FAREWELL A P I

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What is an API according to Heidi

What is an API according to Heidi (Photo credit: h3idi.harman)

Say farewell to the API as you know it. Welcome to new era of accountability, with at least a couple years of confusion in between.

The release Thursday of the results on the state’s Academic Performance Index marks the end of a decade of judging student performance based on test scores alone. Within three years, California will have moved to a very different system in which scores on the newly introduced Common Core assessments and other state standardized tests will be but one spectrum in the prism for evaluating schools and districts.

There will be new, multiple measures that could include high school and middle school graduation rates, rates of absenteeism, reclassification of English learners, passage on Advanced Placement exams or a mix of other indicators.

How these measures will fit together – and whether they can even be combined coherently in one index ­– will be the State Board of Education’s challenge.

The Legislature gave the board until October 2015 to solve it in the law establishing the Local Control Funding Formula, passed in June. By then, it must approve three sets of evaluation criteria that will replace the sole reliance on various standardized tests, including the California Standards Test and high school exit exam, that currently comprise the API (see accompanying story). These “rubrics” will be used by districts to evaluate their own academic progress and by county offices of education and the state superintendent of public instruction to determine if districts and schools could use support or more serious forms of intervention.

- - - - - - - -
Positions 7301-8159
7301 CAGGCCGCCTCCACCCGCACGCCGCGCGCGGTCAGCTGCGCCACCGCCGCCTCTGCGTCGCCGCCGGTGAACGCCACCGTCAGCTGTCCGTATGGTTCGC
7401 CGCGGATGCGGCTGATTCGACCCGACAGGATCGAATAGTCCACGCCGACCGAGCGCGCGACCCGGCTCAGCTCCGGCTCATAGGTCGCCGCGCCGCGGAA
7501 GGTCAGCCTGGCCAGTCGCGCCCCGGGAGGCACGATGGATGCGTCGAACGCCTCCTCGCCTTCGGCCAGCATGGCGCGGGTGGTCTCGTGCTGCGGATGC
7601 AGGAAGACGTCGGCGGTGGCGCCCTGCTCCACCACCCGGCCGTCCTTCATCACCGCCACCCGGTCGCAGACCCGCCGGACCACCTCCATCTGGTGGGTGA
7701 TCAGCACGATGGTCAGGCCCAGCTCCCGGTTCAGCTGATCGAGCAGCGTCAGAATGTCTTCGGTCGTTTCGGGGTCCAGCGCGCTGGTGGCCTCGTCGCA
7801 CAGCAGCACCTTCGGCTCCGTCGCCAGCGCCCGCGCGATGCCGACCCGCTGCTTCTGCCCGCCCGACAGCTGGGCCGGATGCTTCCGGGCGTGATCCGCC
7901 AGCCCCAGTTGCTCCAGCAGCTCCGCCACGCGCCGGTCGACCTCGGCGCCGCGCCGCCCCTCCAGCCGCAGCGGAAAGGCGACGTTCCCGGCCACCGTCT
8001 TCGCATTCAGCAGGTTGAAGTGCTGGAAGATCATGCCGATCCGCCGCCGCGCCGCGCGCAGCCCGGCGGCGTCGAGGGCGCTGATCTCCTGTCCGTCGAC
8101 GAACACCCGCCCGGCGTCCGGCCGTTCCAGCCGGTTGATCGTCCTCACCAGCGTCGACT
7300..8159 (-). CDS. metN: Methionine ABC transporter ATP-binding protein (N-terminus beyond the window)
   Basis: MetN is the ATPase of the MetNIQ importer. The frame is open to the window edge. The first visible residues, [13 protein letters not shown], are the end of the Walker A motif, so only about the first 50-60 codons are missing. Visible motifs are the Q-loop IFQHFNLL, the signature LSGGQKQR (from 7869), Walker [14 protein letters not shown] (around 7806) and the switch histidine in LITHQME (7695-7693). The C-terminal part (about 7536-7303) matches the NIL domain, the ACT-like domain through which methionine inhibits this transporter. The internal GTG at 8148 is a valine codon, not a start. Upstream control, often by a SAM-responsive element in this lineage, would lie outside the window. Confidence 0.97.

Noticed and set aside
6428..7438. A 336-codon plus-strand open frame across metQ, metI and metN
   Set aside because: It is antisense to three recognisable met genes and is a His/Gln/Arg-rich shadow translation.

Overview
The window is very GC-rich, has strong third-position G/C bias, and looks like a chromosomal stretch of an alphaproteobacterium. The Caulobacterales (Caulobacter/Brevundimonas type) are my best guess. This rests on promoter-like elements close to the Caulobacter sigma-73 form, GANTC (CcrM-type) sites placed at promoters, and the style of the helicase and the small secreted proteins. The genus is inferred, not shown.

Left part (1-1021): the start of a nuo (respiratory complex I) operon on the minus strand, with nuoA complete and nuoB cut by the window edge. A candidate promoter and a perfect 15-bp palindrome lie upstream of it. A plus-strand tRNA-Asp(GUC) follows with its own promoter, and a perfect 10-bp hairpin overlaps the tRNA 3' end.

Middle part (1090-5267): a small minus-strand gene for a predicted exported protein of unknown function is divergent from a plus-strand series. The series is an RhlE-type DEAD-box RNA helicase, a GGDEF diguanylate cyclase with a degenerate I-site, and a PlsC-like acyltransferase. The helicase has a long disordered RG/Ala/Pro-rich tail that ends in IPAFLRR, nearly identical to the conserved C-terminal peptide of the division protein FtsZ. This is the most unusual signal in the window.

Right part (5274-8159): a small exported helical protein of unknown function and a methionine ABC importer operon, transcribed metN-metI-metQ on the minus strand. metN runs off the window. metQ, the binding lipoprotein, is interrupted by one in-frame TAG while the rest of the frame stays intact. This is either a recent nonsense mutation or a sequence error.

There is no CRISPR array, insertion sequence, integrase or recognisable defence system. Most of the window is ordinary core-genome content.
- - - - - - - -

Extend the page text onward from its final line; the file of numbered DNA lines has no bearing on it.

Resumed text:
The measurements will be drawn from eight priority areas that legislators cited in passing the funding formula, Some of those – student achievement and student engagement, for instance – can be readily quantified through test scores and rates of attendance and absenteeism, while other areas, such as parent involvement and school climate, will be harder to measure. The law gave the State Board latitude to create other indicators.

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